UltraSoC has released its first implementation of processor trace for cores based on the RISC-V instruction set.
The RISC-V workshop in California at the end of November 2017 provided the opportunity for Western Digital to commit its own work on processors for internal use to the open-source architecture and for the ecosystem of off-the-shelf cores and tools to expand.
UltraSoc has donated to the RISC-V Foundation a specification for processor trace to try to provide the ecosystem with a common way of exporting runtime data to software tools.
HiSilicon has licensed UltraSoC’s semiconductor IP to build into SoCs for system monitoring, analysis, and optimization.
Codasip, a provider of processor cores based on the open-source RISC-V processor IP, has teamed up with UltraSoC to incorporate hardware debug and security features.
UltraSoC plans to support the RISC-V open-source instruction architecture with its debug infrastructure and tools.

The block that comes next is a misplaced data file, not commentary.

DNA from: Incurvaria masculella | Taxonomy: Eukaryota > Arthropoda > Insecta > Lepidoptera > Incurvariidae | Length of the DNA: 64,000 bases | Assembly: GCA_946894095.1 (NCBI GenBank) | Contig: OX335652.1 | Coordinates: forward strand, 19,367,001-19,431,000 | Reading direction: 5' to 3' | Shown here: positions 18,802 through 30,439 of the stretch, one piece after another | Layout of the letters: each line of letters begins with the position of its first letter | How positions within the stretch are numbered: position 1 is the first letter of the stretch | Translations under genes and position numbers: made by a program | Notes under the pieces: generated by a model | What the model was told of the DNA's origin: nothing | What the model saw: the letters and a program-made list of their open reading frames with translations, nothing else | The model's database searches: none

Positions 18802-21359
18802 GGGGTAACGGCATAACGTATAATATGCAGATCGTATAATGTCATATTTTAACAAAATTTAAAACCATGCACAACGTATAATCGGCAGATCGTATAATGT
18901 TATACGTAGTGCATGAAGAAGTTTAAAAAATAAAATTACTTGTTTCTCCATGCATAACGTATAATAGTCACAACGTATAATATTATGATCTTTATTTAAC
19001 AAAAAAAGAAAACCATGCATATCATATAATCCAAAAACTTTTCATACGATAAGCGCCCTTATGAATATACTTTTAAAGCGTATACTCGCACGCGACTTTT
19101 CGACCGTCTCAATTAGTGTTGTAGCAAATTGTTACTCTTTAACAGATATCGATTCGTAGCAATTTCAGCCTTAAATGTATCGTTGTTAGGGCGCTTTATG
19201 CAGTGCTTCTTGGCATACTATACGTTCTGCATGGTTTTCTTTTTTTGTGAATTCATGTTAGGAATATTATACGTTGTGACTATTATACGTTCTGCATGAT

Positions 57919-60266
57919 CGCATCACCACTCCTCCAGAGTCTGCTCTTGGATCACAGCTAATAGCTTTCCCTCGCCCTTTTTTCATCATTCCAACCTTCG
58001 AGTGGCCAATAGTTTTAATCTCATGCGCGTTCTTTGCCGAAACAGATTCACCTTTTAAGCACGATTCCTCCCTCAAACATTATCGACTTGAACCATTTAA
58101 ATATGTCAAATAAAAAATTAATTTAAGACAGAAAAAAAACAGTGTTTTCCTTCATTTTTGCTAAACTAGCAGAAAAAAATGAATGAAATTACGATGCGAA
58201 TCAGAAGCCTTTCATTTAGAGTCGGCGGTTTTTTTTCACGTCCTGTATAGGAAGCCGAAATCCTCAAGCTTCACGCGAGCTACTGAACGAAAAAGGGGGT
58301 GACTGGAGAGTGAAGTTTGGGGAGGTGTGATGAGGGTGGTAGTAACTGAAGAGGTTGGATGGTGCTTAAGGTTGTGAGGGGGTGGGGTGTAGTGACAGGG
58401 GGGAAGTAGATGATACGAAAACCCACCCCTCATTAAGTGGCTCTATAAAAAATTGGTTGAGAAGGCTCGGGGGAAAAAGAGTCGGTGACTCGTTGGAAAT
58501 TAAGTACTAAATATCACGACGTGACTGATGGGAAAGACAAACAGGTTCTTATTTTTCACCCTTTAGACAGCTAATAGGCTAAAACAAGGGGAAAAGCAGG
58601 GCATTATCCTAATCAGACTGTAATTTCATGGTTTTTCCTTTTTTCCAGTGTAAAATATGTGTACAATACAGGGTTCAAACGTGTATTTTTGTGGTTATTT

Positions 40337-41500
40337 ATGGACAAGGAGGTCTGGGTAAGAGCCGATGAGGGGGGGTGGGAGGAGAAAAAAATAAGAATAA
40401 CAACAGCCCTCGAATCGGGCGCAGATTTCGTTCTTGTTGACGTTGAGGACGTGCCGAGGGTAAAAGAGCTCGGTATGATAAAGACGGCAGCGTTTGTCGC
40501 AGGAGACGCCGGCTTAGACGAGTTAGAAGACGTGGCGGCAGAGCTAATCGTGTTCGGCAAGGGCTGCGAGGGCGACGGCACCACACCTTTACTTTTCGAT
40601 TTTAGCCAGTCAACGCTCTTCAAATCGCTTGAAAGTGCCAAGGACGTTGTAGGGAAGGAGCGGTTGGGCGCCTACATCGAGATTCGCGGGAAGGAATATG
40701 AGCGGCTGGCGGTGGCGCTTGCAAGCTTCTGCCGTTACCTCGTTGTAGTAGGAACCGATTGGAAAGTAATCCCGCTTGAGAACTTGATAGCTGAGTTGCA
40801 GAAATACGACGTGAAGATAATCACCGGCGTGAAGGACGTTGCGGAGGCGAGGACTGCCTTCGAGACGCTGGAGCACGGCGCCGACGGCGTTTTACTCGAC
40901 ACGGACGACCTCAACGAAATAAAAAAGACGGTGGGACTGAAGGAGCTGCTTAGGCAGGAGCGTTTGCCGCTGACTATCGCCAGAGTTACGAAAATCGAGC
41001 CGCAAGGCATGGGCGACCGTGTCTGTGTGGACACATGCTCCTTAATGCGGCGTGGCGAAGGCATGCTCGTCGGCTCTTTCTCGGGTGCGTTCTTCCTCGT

Ultrasoc is adding security monitoring to its toolkit, providing SoC designers with a mechanism for their chips to warn of attempts by hackers to break into secure areas.
UltraSoC is extending its debug support for a variety of processor cores through compatibility with ARM’s CoreSight debug system as well as support for Ceva’s DSP cores.
UltraSoC has added deadlock detection capabilities to its multicore onchip debug framework.
By widening the range of resources that can be tracked within an SoC, Ultrasoc says it has uncovered ways to make debug a long-term tool for complex multicore designs.
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